The trimming workshop

Soierie Vivante presents the imposing trimming looms, in crafted walnut, present in the workshop for more than a century.

The municipal workshop 


The municipal trimming workshop is the former workshop-apartment of Madame Letourneau (one of the last real canut-house workshops in Croix-Rousse). Soierie Vivante presents the imposing trimmings looms, in crafted walnut, present in the workshop for more than a century.

Two looms are original (Mrs. Letourneau notably made braids for the army on these looms), the third is a loom which produced woven images. Made at Croix Rousse at the end of the 19th century, it was used in the Loire by Monsieur Dumas, a trimmer.

The workshop also has an exceptional trimmings craft, dating from the 1750s, which can make a ribbon using numerous steps. A braiding machine completes the machine collection.

During the visit, watch the looms operated in front of you, understand the tricks of weaving and the genius of Jacquard's invention.

Guided tours all year round: Tuesday to Saturday, 2 p.m. and 5 p.m., without reservation, 21 rue Richan 69004 Lyon

The story of Mme Letourneau and her trimming workshop

by Hélène Carleschi

Take a few minutes to discover the life and journey of the former owner of the trimming workshop:

Ms. Henriette Letourneau

Ms. Letourneau, 

a life on the job

Mrs. Letourneau, born Henriette Dunoyer, was born in 1912 in the workshop, and died in 2005.

It was his father Jean-Claude Dunoyer, who came from his native Saône et Loire, who settled in Croix-Rousse, going from street to street and from workshop to workshop to complete his training as a passementier... On December 24, 1909, he set up shop on rue Richan, with trimmings looms manufactured in the 1880s and which were later equipped with electric motors.

Shortly after her birth, Henriette lost her two brothers, victims - like so many others - of the 1914 war. In 1925 she had to give up her career as a teacher and work with her parents; This lasted for 54 years, with twelve-hour days, standing, busying himself around his two jobs.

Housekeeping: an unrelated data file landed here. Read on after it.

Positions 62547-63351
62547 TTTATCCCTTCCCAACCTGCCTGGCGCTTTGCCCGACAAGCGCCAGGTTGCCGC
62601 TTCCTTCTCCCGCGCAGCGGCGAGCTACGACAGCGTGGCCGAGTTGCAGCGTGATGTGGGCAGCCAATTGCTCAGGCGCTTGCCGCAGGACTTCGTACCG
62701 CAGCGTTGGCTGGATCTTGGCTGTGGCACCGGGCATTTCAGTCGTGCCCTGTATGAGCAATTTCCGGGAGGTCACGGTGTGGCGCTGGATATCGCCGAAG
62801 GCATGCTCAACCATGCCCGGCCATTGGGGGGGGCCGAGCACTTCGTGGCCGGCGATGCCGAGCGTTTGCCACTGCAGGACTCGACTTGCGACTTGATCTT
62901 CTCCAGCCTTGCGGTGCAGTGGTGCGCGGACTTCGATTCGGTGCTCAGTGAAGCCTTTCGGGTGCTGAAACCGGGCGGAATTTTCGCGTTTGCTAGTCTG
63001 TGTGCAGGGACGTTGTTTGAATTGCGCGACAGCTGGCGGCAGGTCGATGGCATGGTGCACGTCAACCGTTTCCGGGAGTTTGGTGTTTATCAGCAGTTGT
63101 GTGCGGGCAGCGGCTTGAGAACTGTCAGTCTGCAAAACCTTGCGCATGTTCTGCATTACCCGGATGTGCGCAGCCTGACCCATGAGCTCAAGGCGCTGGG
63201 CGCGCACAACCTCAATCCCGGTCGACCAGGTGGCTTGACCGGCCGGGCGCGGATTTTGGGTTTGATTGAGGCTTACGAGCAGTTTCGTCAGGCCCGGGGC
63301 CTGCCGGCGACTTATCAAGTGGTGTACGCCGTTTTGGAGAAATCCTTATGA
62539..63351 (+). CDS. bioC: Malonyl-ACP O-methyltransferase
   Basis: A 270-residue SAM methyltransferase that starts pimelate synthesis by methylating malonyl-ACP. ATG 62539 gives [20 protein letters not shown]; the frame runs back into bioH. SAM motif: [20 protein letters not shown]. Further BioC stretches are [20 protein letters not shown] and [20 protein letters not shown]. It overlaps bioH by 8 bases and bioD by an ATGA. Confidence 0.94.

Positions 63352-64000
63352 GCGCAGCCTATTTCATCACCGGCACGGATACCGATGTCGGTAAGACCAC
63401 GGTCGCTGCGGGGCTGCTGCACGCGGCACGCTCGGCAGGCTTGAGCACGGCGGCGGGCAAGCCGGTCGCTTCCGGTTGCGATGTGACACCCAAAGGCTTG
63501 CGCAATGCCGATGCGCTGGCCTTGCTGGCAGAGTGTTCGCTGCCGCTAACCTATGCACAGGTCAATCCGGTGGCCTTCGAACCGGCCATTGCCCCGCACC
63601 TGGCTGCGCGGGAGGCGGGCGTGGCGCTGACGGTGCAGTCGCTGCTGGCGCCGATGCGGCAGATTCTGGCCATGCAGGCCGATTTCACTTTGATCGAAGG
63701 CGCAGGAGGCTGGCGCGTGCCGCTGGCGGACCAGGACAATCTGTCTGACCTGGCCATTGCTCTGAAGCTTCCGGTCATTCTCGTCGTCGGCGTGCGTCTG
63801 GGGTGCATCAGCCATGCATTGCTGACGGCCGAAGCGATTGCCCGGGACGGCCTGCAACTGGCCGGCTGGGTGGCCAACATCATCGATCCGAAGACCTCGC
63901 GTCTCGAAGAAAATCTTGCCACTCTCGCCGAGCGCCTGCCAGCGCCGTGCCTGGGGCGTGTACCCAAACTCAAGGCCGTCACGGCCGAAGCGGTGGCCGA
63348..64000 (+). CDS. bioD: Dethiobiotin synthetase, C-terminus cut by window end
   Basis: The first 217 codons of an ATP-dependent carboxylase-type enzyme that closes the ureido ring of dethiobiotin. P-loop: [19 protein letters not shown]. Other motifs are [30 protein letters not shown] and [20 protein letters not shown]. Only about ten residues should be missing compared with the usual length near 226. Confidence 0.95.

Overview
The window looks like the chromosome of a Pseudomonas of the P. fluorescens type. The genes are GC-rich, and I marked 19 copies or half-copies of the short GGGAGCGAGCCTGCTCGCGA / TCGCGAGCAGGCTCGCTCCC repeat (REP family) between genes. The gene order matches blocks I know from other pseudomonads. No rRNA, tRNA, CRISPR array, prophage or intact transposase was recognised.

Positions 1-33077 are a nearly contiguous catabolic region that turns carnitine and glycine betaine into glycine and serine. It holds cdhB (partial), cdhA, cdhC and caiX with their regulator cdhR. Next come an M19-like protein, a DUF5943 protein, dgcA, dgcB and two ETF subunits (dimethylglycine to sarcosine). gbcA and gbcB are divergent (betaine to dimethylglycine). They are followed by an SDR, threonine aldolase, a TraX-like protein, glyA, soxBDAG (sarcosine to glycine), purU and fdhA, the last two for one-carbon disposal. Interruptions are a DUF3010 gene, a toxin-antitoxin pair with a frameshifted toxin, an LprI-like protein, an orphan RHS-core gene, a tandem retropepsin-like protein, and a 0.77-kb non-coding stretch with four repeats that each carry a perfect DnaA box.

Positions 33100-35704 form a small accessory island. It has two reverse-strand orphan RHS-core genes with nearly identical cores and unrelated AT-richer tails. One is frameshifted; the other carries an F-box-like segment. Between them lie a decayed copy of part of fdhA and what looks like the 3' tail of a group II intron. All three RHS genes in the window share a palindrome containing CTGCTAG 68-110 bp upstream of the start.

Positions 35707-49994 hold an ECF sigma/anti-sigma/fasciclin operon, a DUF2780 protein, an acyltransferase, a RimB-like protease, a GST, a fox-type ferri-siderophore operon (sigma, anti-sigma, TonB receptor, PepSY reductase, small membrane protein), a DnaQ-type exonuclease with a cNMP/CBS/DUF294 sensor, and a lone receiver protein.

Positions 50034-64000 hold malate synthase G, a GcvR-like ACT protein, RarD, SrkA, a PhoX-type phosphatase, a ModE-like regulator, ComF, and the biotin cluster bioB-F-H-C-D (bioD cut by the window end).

When she became Madame Létourneau, she bought the workshop on Rue Richan and benefited from some help from her husband, who retired in 1975. In 1976, she won the Meilleur Ouvrier de France competition with the Gold Medal.

She worked for silk houses in Lyon (in particular the Duviard house) and supplied them with church ornaments or military braids sold all over the world (on both sides of the Iron Curtain!), but the markets were shrinking and when, in 1978, Madame Létourneau retired, there were only 5 trimmers left in Croix-Rousse (instead of 1500 in 1928).

She did everything she could to save her workshop from destruction in 1993, and took the steps to open it to the public with the help of the municipality. These are the origins of the creation of the Soierie Vivante association.


Weaving braids

Trimmings take their name from the old term "passements", which referred to narrow pieces used for the ornamentation of clothing or furniture (embroidery, cords), up to 30 centimetres wide.

The so-called "Zurich-style" trimmings can reproduce several small widths on the same structure. The production is large and fast, they are the object of a real trade. As far as this workshop was concerned, the outlets were very wide (two-thirds of the production was destined for export) in three main areas: military braids, religious ornaments and furniture.

On the looms presented in the workshop at 21 rue Richan, up to 18 pieces of narrow fabric are woven side by side.

For each one, we start with a warp guided from the back to the front of the loom by a set of spools, pulleys and combs, and a transverse weft deposited by one or more shuttles containing a bobbin loaded with thread and animated by a back and forth movement.

The crossing of the threads and the design made are controlled by a series of perforated cardboard, read by the Jacquard mechanism, which is placed above the loom. The cardboard, made according to the original design, is perforated, which allows a set of needles and hooks to lift part of the warp threads to open a passage for the weft thread. This allows you to vary the width and colours of the fabrics.

The richness of the fabrics is a function of the threads used, often gold and silver yarns prepared by the guimperie workshop, which was next door to 21 rue Richan.